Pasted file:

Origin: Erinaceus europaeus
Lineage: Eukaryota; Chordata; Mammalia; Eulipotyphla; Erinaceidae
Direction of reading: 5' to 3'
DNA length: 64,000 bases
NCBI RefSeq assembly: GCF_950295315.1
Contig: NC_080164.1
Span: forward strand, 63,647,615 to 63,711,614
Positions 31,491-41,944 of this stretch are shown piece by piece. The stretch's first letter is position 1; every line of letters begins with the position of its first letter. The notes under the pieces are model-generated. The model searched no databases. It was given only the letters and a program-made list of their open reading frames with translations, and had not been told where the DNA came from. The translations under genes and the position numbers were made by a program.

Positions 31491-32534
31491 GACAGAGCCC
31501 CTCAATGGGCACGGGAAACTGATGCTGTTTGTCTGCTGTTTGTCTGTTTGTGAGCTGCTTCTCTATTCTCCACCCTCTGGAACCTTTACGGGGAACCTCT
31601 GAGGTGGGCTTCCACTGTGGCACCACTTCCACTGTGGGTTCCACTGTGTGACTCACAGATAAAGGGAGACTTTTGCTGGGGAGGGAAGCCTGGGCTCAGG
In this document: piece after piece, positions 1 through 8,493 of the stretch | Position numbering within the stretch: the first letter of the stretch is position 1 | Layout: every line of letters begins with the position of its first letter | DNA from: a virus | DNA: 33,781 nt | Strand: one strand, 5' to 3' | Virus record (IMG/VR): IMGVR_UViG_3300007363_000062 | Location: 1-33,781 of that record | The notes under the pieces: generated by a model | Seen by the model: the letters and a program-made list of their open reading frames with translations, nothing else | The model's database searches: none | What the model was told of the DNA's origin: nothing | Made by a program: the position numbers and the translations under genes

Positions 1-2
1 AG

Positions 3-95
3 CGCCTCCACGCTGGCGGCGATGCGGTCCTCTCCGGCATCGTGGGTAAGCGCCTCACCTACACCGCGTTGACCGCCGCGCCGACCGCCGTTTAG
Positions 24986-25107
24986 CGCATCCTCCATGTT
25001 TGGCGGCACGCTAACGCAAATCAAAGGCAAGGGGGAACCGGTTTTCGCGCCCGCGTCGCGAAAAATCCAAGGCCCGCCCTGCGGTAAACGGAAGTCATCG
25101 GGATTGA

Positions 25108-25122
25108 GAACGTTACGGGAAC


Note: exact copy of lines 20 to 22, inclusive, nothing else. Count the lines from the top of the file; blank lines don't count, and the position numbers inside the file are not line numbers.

25001 TGGCGGCACGCTAACGCAAATCAAAGGCAAGGGGGAACCGGTTTTCGCGCCCGCGTCGCGAAAAATCCAAGGCCCGCCCTGCGGTAAACGGAAGTCATCG
25101 GGATTGA

Positions 25108-25122